In particular, BSkyB is focused on boosting its average annual revenue per customer: that metric rose by over 5 percent or £29 to £577 compared with last year. It is a sobering stat. The average Sky customer is now paying £48 per month. It is all a far cry from the early days of satellite television.
BSkyB plans to provide more and cheaper ways to access its premium content and Internet services to counter cash-rich rival BT’s offer of free Premier League football to broadband customers.
British Sky Broadcasting Group PLC Friday said it will increase investment in providing broadband-based TV services such as its Sky Go service as the UK’s biggest pay-television company posted a rise in full-year profit.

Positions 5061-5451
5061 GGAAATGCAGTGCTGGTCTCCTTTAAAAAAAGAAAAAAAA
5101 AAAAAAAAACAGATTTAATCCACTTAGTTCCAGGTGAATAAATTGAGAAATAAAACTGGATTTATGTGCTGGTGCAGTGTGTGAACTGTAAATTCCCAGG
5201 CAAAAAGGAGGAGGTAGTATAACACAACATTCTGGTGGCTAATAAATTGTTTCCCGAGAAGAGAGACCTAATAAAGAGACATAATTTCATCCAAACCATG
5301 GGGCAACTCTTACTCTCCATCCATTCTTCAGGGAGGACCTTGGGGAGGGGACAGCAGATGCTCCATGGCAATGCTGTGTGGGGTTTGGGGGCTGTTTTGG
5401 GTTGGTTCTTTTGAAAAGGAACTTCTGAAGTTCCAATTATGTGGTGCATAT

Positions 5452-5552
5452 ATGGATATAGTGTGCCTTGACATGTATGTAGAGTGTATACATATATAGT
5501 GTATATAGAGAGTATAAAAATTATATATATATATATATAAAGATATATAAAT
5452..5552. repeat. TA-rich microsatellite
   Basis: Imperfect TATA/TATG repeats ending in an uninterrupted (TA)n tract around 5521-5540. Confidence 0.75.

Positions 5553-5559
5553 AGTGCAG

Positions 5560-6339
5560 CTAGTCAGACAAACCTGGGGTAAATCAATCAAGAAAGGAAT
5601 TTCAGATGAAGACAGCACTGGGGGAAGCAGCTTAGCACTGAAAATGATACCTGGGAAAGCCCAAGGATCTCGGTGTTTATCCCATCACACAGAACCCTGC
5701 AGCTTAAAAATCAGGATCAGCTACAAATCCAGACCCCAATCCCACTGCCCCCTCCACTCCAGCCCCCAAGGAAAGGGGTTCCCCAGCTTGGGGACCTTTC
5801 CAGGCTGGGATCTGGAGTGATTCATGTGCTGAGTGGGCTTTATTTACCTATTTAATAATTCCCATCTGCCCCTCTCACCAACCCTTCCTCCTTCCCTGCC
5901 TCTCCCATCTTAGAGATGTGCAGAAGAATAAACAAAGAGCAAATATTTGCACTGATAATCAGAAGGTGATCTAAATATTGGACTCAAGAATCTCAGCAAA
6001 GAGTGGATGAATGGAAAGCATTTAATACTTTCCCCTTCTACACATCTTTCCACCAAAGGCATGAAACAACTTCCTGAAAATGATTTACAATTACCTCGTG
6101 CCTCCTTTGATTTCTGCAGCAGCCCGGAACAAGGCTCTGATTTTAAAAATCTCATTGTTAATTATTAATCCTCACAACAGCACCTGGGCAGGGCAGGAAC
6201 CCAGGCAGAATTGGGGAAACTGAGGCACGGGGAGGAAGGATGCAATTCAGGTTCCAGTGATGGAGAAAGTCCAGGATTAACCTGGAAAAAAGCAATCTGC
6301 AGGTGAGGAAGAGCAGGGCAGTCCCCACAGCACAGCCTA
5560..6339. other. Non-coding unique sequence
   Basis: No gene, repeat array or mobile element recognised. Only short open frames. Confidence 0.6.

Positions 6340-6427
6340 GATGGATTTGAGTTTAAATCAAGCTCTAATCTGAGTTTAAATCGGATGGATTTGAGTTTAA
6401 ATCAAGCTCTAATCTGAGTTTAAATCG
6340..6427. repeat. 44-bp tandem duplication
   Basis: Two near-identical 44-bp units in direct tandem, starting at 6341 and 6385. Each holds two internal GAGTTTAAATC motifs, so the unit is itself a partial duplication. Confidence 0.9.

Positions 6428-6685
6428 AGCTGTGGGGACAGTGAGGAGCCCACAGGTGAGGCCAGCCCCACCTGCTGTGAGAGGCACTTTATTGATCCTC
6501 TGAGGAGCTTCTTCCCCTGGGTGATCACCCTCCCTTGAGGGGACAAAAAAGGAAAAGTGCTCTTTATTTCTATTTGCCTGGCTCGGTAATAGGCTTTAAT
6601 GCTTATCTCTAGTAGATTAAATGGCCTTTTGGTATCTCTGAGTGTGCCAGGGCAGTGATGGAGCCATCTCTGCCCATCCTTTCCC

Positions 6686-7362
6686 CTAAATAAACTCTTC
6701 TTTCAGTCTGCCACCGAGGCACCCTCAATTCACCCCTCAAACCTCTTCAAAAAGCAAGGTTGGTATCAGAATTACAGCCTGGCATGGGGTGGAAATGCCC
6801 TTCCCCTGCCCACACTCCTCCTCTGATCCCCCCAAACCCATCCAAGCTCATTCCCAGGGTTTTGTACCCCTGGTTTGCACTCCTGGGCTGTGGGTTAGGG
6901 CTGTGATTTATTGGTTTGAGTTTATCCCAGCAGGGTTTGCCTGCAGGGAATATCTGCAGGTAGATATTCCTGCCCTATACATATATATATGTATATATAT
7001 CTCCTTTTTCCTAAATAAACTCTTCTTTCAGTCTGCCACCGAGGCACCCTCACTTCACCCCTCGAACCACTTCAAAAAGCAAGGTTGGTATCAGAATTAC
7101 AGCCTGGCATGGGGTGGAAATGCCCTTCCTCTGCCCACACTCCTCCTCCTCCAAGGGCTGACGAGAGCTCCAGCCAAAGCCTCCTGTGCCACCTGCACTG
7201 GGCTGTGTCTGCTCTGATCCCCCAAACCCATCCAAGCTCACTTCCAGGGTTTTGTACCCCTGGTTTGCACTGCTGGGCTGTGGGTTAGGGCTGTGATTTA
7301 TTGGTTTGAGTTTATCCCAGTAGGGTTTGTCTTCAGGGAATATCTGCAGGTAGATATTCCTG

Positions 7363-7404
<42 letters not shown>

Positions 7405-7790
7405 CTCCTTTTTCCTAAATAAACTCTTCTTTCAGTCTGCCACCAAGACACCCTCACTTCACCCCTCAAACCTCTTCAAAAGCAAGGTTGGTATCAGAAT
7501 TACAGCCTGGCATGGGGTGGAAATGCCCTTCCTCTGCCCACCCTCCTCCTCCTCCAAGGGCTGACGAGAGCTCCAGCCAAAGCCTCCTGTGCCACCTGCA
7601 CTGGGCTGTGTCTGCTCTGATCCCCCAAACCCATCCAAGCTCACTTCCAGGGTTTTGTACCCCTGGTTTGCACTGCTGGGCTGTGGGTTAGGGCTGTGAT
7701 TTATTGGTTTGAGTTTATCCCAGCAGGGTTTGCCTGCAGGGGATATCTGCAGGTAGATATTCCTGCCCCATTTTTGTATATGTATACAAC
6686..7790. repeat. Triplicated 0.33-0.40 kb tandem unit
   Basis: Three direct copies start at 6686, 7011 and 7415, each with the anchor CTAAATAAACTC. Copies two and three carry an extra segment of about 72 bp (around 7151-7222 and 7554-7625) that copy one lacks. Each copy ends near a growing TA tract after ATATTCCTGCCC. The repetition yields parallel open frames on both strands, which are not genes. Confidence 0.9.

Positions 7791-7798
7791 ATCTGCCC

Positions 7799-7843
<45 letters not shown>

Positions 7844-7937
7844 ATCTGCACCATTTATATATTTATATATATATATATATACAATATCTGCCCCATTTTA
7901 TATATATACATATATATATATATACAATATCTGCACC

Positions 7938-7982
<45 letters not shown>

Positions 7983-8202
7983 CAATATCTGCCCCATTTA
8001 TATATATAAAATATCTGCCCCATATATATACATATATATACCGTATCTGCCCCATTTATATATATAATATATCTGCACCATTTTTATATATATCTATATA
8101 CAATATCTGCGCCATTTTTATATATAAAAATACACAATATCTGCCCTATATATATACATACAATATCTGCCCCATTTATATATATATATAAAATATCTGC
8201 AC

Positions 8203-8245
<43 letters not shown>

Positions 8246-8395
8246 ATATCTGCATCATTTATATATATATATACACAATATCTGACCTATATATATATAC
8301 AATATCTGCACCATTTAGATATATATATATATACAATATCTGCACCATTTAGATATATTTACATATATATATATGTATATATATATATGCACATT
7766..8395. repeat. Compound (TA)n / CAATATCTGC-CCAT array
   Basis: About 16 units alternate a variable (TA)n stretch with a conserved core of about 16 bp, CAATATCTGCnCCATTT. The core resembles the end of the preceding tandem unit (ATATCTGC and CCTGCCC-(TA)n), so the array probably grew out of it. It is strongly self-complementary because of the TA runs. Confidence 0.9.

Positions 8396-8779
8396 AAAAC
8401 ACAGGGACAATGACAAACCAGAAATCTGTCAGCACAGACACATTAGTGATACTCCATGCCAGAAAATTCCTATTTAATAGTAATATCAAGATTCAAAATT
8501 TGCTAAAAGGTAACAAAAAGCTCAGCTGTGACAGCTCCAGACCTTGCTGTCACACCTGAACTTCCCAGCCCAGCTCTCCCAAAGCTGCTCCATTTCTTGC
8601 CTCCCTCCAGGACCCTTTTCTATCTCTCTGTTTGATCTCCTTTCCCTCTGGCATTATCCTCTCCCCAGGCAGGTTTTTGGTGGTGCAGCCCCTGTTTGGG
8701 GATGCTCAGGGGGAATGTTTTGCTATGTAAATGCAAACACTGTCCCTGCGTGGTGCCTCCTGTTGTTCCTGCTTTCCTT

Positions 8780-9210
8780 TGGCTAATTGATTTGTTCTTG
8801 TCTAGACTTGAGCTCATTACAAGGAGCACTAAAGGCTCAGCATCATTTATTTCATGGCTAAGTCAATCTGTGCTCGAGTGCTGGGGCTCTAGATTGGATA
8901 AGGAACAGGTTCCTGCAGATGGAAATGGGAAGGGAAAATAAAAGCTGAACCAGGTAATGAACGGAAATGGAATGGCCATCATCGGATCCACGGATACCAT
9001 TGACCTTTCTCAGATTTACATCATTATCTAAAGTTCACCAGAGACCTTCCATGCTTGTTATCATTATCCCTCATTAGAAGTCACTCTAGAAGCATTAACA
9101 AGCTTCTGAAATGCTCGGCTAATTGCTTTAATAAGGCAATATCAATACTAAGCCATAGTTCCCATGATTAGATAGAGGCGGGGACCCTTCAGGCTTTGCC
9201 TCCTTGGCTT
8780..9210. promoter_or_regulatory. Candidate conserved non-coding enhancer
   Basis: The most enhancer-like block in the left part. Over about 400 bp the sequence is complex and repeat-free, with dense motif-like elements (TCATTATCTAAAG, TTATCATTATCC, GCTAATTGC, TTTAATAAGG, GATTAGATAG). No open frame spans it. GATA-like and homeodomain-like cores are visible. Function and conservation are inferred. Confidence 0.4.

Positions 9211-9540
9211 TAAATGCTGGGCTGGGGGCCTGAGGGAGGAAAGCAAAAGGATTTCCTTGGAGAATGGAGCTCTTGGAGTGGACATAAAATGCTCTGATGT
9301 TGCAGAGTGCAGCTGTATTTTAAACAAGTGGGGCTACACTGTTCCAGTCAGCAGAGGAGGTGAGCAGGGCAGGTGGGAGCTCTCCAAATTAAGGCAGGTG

James Murdoch last night said there were no plans for the family firm to take full control of BSkyB. Murdoch, the deputy chief operating officer of 21st Century Fox, said a bid for the 60 per cent of the pay-TV firm it does not already own was not on the cards.
Release of Sky’s results also serves as an annual reminder – at least for some of us – of just what good value the BBC offers at a fraction of the cost: a snip at £145 per year. Back at Sky, revenues rose 7 percent year-on-year to £7.2bn; pre-tax profits rose by almost 6 per cent to £1.26bn.Customer numbers inched up a tad (by around only 34,000) to 10.4m, perhaps suggesting that the market may be nearing saturation. Sky’s response is to ramp up its efforts to grow its Now TV offering, launched as a direct rival to Netflix and Amazon’s LoveFilm.